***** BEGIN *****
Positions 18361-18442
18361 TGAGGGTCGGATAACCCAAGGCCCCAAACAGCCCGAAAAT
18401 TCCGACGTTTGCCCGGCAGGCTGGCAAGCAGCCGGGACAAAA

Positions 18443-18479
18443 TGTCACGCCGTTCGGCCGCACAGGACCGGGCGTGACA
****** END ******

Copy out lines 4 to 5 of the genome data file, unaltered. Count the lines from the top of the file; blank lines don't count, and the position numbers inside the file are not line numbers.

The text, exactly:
Positions 18443-18479
18443 TGTCACGCCGTTCGGCCGCACAGGACCGGGCGTGACA